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Thick Skinned with an Insider’s Perspective, Adewole Adamson Questions Existing Dogma in Dermatology

Adewole Adamson, M.D, M.P.P. smiles wearing a white lab coat.
Adewole Adamson, M.D, M.P.P. Image courtesy of University of Texas at Austin.

When reggae star Bob Marley died in May 1982 from melanoma, a type of skin cancer, dermatologist and recent AAAS Annual Meeting presenter Adewole Adamson, M.D, M.P.P. was not yet born. But in May 2019, thirty-seven years later, Adamson said that sunscreen would not have saved the legend or any other Black person.

"If sunscreen was important in the prevention of melanoma in dark-skinned patients, then why have we never heard of an epidemic of melanoma in sub-Saharan Africa?" he argued in a recent op-ed that appeared in The Washington Post. The piece not only caused a spirited debate in the African American community, but it was also discussed on NBC's Today Show and the New York Times. Unhappy about how the discussion was handled on NBC with little to no scientific input, Adamson took matters into his own hands.  

“I decided to pull together all the evidence about melanoma, UV exposure and skin of color,” he says. “This work appeared in a 2020 JAMA Dermatology study where we showed there was basically scant evidence to support the relationship between sun exposure and melanoma in skin of color.”

For Adamson, lighting fuses by questioning existing dogma in dermatology, and by extension medicine, is an approach he has honed over the years. "I have a suspicion of anybody who tells me something in medicine is a game-changer," he says. "I’m not a Luddite, but I am always careful and cautious what the next overhyped or overpromoted thing is."

Adamson points to artificial intelligence for the diagnosis of melanoma as one example. Gene Expression Profiling (GEP) is another, which is increasingly being used to predict which melanomas are at elevated risk of metastasis. “Until we have clear evidence that 31 (the number of genes tested)-GEP results affect patient outcomes, we should not use it to influence care decisions in patients with thin melanoma (less than 1mm in depth into skin),” he says in an April 2020 viewpoint that appeared in JAMA Dermatology.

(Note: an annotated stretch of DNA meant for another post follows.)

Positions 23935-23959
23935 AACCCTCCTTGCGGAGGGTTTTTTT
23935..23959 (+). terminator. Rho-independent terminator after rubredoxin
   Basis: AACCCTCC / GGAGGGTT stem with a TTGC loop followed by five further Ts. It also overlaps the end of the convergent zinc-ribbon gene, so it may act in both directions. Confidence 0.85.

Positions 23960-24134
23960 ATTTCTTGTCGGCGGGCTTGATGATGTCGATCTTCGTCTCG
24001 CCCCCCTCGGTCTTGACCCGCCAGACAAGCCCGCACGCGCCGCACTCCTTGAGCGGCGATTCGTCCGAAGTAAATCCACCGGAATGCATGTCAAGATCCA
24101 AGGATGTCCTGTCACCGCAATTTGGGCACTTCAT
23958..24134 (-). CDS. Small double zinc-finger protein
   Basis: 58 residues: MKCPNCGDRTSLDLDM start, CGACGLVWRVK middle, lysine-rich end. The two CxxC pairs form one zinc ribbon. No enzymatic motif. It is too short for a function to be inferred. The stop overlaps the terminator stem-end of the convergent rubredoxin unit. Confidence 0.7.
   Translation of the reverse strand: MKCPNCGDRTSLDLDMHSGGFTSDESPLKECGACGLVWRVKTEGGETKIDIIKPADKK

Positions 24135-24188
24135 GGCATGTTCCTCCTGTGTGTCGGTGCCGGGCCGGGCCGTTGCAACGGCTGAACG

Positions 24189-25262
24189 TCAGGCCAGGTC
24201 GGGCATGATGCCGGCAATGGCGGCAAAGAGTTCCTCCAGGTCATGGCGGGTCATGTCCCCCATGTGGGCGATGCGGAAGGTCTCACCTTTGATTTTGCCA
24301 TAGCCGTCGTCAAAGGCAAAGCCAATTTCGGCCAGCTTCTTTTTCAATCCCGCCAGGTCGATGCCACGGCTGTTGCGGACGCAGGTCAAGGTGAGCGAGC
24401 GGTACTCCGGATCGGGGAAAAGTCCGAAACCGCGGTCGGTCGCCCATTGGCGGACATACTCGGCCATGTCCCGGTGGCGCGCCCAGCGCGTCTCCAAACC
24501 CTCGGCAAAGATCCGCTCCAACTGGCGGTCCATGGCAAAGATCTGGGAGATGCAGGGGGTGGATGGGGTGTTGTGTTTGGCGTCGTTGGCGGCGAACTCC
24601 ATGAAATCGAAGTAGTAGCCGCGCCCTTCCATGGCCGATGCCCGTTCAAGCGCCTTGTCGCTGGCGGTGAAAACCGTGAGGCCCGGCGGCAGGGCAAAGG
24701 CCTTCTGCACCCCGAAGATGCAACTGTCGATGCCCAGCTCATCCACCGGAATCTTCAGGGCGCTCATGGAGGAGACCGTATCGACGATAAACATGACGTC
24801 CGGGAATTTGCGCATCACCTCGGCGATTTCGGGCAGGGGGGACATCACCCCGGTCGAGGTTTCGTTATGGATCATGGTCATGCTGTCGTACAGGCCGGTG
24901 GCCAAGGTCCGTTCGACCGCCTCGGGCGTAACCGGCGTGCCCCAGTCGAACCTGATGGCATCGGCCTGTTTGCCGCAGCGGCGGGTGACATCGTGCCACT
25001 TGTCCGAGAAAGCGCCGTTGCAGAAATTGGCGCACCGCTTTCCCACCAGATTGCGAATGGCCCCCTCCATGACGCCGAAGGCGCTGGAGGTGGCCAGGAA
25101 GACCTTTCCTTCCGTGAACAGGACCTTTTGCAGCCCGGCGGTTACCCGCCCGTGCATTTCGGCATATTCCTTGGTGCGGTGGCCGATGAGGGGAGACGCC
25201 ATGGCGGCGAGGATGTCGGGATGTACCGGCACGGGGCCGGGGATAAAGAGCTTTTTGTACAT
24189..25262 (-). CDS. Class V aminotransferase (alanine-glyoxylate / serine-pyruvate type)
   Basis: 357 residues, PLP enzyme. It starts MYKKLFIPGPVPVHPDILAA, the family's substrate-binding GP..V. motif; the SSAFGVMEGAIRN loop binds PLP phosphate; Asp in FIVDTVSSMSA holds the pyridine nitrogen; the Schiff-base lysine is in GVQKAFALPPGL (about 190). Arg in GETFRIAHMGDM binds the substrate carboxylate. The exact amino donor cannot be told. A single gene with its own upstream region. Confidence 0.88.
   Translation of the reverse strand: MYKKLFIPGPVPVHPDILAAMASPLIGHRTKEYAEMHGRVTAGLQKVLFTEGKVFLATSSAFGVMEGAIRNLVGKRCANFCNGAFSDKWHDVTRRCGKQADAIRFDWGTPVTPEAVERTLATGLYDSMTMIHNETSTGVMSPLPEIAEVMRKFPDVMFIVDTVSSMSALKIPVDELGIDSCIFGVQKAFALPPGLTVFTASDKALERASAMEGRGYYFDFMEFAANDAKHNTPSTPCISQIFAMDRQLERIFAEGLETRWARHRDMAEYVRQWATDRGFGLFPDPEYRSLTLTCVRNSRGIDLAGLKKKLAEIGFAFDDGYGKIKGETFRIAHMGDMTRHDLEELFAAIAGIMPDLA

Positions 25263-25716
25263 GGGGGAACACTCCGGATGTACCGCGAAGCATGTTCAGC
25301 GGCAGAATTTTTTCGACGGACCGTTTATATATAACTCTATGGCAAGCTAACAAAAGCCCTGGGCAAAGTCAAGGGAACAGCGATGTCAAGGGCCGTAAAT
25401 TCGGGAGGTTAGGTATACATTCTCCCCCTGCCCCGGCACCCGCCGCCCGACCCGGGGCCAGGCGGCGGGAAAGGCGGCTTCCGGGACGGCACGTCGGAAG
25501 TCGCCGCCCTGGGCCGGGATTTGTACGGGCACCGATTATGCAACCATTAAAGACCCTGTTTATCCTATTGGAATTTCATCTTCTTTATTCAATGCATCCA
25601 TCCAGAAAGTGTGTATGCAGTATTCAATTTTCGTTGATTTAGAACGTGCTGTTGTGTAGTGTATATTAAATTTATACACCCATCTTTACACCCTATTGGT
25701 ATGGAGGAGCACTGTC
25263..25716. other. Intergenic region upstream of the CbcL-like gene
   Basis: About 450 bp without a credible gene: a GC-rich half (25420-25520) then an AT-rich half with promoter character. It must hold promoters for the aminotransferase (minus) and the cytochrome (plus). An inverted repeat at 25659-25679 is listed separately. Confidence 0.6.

Adamson traces his entry into the field of machine learning and artificial intelligence to a phone call he received in January of 2018 while he worked on faculty at the University of North Carolina in Chapel Hill. It was a software engineer on the other end of the call who had recently read Adamson’s work about health disparities related to surgeries for melanoma. 

The caller told Adamson about a serious problem – that algorithms being used for skin cancer detection are potentially racist. Desperate for information, he asked Adamson if he had a database that he could use to create a fair machine learning algorithm. Adamson responded that he didn’t have the tech, but he wanted to lend his voice to the issue and highlight it more broadly in the scientific community.